Last week marked 2018’s Mental Health Awareness Week, which ran from the 14th to the 20th May. This year’s focus centred on stress, and whether we as a society not only manage to cope, but whether we are able to thrive against these stressors. Maybe I’m a tad biased, but I couldn’t be more proud to call myself a student at Southampton, seeing the extensive efforts the University went to throughout last week to support this annual event.
Student mental health has become a very real issue here in the UK. Did you know, for example, that data from academic year 2015-6 revealed that more than 15,000 UK-based first-year students disclosed mental health issues? Furthermore, separate figures have shown that the rates of students being forced to drop out of their university due to pre-existing or emergent mental health issues have sharply risen – going from about 0.5% in 2009, to 2.5% for female students, and 1.4% of male students. In fact, a staggering 1,180 students dropped out of university in 2015 – the highest figures on record.
As students, it’s vital that we remember mental illness isn’t inherently a result of making the “wrong” choices.
I’ll level with you all here: when I first applied for Southampton, I was absolutely terrified, and it was my mental health that was massively responsible for these feelings of fear. I was only just coming to terms with the fact that I had been forced to withdraw from my university before, and I was still half wracked with guilt and embarrassment, while the other half of me felt somewhat empowered for having made the difficult decision to leave. My mental health had gotten so unmanageable and so unbearable at my last university, and I obsessed over whether re-starting at another university would really be any different.
Luckily, re-starting my studies and enrolling at Southampton was the best decision I ever made. I really cannot stress how much Southampton does to support its students – and not only with mental health issues, but any issue, regardless of shape or form, impacting or troubling its students. The staff here really are commendable, and seeing the efforts they went to last week to reinforce this has made me all the more proud to be a student here.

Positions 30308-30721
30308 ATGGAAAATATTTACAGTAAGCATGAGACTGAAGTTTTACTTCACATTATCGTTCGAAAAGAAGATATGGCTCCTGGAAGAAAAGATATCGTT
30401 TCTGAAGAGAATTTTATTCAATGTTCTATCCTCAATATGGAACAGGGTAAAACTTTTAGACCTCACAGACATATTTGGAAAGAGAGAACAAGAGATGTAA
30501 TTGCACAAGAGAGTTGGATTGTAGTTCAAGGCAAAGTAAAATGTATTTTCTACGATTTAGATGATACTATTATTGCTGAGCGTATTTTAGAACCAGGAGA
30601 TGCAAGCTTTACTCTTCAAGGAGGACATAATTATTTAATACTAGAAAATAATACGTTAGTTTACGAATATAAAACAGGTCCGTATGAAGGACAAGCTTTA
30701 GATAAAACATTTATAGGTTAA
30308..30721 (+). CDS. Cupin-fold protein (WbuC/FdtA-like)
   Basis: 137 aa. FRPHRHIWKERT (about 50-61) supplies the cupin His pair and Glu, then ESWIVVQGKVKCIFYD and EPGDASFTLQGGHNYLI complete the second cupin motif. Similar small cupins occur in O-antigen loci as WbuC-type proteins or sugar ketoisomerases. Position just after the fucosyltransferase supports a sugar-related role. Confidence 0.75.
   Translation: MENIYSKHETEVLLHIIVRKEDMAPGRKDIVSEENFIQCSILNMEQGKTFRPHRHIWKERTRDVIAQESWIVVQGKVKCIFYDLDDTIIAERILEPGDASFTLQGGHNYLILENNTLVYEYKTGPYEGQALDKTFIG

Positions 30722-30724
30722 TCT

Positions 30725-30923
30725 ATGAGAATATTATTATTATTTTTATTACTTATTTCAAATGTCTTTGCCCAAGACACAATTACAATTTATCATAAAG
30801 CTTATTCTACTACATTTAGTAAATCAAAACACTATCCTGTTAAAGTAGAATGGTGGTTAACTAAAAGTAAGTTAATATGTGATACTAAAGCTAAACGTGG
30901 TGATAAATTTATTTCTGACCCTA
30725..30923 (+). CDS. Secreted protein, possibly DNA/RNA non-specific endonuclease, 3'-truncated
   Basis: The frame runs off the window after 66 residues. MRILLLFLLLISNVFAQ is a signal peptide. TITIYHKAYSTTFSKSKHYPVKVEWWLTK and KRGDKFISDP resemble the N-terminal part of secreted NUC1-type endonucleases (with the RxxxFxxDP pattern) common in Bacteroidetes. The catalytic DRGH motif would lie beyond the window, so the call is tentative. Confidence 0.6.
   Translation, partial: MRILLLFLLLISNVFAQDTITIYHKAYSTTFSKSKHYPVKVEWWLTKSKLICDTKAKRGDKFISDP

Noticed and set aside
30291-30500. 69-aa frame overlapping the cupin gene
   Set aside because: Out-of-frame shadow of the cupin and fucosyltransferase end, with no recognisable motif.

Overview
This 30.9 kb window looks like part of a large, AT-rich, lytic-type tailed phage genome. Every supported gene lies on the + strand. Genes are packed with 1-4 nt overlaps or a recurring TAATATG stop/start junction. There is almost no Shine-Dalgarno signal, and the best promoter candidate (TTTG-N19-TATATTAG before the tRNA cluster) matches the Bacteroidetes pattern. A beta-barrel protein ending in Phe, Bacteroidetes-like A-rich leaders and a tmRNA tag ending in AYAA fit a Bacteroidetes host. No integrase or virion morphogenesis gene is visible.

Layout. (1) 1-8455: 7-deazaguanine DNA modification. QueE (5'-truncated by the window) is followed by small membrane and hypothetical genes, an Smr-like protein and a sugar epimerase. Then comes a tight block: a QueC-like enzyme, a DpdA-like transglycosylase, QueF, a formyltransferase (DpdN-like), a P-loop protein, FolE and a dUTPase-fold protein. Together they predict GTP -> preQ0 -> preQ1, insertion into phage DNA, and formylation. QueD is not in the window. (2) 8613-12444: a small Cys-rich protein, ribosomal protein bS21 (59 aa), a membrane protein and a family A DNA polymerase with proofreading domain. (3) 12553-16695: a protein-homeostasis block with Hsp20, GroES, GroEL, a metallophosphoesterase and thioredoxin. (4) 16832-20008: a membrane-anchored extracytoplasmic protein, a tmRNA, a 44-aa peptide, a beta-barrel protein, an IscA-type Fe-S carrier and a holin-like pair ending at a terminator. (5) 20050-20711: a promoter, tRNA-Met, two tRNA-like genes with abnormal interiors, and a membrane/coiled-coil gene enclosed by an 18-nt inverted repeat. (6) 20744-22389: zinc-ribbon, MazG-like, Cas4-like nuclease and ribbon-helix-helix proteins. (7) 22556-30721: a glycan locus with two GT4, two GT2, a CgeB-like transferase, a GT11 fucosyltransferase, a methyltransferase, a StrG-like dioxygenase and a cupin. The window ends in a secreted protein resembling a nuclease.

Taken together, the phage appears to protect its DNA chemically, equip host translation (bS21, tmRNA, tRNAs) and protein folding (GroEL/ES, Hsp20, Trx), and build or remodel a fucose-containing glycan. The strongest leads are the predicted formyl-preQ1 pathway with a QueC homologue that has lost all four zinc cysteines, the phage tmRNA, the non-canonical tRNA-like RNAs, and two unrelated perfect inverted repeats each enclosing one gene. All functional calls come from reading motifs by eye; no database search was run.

On Tuesday the 15th, Southampton held its very own ‘Wellfest’ event, in Garden Court on Highfield Campus. Countless external services were invited, including the likes of Solent Mind and the Samaritans, as well as services internal to the University gathered, speaking to students about the support available here and around the city. It was really fantastic to see the sheer number of resources available, and get a better idea of how they work together to create a supportive environment for us.
As well as this roadshow of support services, the University also held a series of workshops throughout the day, including:
- a mindfulness taster
- a sleep better with self-hypnosis session
- a sensory experience around stress workshop
- a workshop helping to inform and educate those on how to support a loved one with mental health conditions
While I personally didn’t make it to any of these sessions, due to lectures and other commitments, my friends who did spoke very highly of the quality and delivery of these workshops. This is something I hope to see return to the University so that, hopefully, next time I can attend.
Wellfest was fantastic this year – just as it was last year, in fact – and for someone who suffers with mental health issues myself, it was very positive to see an event like this being held at Southampton. (Plus, my radar is always looking out for the prospect of a free pen or two…)
Check out all the freebies and goodies I picked up on the day!
To any students out there, if you take anything away from this year’s Mental Health Awareness week, please remember that there is ALWAYS help out there. University isn’t easy, but you don’t have to suffer in silence. Any issue, big or small, is always worth speaking out about. It’s not easy to admit you’re not coping, or you’re overwhelmed by stress, but I promise it is always worth it.
As we now enter into the dreaded time of year that is exam season, please remember that your grades don’t define your worth, nor should you ever sacrifice your mental wellbeing for the sake of them. You are capable, and you are loved.
And for any of those out there who, like I once was, are concerned about their mental health as they apply for university, I promise you this:
You can do it.